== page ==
You’ll also want to consider the potential regulatory implications of third-party risks on your organization. For instance, if a vendor experiences a data breach that compromises customer data, your company could be held accountable for regulatory violations – even if the breach happened outside of your direct control. By prioritizing third-party risks with compliance implications, you’ll be more able to proactively address gaps in your risk management program and ensure adherence to regulatory requirements.



5. Use TPRM software to streamline your processes

It is critical to understand from the outset that, while you should be aiming to achieve 100% coverage, this doesn’t involve evaluating every vendor. For most companies, an intensive programme of planning, testing, evaluation, and remediation for every vendor, annually, is impossible. But, because tiering provides you with an indicative importance and risk level of the vendor to your business, it allows you to focus your resources on the ones that matter most to your business.


To get closer to that 100% coverage, third-party risk management software can streamline and automate parts of the process to make it far more efficient. Automatic follow-ups, easy-to-access dashboards, and intuitive vendor questionnaire building tools make your third-party risk management a smoother operation.


SureCloud’s Aurora comes with dedicated TPRM functionality – for a walkthrough of how it works, we’ve got an on-demand webinar here for you to watch whenever suits you. Aurora’s third-party risk management solution enables you to proactively manage risks, including cybersecurity threats, compliance challenges, and operational disruptions, providing real-time insights for informed decision-making. Streamline your vendor risk processes with automated risk assessments, enhance transparency, protect your company's reputation, and ensure effortless regulatory compliance – all in one central platform.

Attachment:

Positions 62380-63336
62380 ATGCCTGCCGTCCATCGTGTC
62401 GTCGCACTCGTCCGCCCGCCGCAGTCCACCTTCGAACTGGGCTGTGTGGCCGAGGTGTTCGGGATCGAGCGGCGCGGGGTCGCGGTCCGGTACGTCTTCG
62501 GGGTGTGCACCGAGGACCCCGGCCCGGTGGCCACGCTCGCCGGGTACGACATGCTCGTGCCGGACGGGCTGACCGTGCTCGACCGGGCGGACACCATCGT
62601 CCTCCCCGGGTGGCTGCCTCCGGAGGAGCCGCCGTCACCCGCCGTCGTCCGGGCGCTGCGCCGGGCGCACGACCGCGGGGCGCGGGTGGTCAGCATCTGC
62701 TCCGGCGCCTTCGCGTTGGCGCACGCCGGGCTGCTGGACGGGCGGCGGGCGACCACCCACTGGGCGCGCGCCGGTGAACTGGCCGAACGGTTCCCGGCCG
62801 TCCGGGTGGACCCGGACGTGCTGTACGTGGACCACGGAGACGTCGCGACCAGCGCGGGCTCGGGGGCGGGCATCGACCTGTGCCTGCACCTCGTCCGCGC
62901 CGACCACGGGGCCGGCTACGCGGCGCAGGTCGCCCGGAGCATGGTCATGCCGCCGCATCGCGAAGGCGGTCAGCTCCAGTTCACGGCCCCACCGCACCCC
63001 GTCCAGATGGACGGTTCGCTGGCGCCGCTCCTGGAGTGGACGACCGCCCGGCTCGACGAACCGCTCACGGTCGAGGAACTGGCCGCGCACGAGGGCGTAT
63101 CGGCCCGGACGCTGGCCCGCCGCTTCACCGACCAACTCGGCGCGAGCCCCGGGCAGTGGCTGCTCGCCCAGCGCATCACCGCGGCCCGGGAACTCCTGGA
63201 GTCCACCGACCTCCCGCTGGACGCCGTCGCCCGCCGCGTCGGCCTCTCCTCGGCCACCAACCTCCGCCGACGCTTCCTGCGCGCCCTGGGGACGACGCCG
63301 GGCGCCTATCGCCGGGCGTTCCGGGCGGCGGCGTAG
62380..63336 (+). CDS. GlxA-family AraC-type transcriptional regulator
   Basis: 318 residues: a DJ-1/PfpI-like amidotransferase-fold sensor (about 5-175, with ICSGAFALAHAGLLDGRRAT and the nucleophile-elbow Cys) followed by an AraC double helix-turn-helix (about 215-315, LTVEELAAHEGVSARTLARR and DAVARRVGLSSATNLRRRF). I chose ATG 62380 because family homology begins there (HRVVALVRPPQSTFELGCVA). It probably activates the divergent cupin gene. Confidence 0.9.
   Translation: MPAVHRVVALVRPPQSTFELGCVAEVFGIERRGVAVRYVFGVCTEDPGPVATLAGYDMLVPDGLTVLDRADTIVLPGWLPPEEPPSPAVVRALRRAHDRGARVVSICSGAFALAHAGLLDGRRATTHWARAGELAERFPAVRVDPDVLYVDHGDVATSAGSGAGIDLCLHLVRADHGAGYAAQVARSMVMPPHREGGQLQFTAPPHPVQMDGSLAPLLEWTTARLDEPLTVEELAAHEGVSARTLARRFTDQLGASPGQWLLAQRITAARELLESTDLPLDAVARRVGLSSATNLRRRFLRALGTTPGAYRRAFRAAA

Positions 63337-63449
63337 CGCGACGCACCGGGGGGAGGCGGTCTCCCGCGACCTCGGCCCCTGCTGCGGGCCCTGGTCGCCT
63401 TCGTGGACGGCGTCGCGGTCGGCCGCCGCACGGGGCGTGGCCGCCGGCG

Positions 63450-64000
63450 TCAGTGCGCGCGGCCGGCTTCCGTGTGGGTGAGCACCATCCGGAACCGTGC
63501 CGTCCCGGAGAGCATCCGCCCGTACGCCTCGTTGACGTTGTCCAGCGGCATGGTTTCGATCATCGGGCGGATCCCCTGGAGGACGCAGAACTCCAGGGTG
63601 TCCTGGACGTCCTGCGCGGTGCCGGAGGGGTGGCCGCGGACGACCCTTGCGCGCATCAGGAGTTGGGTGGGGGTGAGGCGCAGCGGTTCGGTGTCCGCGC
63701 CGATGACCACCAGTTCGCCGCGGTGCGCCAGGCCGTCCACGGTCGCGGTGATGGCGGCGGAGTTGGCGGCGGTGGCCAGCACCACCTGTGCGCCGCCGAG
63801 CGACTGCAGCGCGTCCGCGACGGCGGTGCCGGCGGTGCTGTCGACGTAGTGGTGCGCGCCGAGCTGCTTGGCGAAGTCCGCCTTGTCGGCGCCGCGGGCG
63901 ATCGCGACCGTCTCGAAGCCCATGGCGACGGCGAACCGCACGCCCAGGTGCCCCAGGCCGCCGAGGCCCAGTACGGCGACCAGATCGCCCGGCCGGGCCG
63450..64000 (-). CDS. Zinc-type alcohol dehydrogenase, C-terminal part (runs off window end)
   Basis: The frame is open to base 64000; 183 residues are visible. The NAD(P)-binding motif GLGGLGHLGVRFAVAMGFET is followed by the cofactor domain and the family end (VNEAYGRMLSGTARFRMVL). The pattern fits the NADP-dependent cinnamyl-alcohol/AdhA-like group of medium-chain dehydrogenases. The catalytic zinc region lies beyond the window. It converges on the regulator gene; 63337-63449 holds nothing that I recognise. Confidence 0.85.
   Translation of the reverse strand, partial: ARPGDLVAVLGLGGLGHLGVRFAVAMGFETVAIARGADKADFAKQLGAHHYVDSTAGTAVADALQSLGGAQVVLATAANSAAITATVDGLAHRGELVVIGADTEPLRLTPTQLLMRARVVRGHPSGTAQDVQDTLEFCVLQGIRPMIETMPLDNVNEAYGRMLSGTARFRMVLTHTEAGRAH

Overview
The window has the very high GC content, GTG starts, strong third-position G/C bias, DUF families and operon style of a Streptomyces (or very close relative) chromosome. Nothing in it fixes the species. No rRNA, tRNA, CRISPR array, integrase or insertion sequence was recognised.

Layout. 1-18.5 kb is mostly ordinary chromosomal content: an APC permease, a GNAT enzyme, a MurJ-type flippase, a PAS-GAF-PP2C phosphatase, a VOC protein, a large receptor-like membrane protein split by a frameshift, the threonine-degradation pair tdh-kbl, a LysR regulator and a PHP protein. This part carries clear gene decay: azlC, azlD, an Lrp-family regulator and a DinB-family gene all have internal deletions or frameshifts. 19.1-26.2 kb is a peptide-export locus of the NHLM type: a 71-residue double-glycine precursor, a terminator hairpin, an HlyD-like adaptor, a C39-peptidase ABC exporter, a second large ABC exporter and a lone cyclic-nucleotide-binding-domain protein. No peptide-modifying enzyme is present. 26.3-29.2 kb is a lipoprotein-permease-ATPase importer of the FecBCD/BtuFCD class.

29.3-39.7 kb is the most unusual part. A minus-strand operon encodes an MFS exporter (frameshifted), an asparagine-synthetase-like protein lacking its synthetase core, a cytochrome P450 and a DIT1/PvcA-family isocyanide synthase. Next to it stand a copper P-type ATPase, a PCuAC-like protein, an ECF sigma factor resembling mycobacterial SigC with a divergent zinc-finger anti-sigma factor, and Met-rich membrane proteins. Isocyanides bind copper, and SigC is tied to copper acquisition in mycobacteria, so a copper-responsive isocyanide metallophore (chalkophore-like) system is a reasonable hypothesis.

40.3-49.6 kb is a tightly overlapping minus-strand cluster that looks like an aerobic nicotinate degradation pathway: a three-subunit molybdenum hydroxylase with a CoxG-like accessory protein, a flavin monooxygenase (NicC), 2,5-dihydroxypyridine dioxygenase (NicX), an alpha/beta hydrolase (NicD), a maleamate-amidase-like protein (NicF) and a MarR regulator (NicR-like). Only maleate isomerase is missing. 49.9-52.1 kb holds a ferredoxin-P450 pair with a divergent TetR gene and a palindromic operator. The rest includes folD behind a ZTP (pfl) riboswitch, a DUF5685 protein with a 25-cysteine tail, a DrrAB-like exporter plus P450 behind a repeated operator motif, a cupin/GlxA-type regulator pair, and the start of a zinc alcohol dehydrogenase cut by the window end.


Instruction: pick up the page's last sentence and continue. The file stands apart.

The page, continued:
In conclusion...

Third-party risk prioritization is not a one-time exercise but an ongoing process. Establishing a framework for ongoing monitoring and review will help you keep pace with evolving third-party risks. Implement automated tools and systems to monitor vendor performance, security incidents, and compliance status in real-time (again, the right TPRM software is your best friend for this).


Finally, regularly review and update your risk assessments based on new information, changes in business requirements, or external factors that may impact third-party relationships. The more proactive your approach, the better your chances of staying secure as your vendor portfolio grows.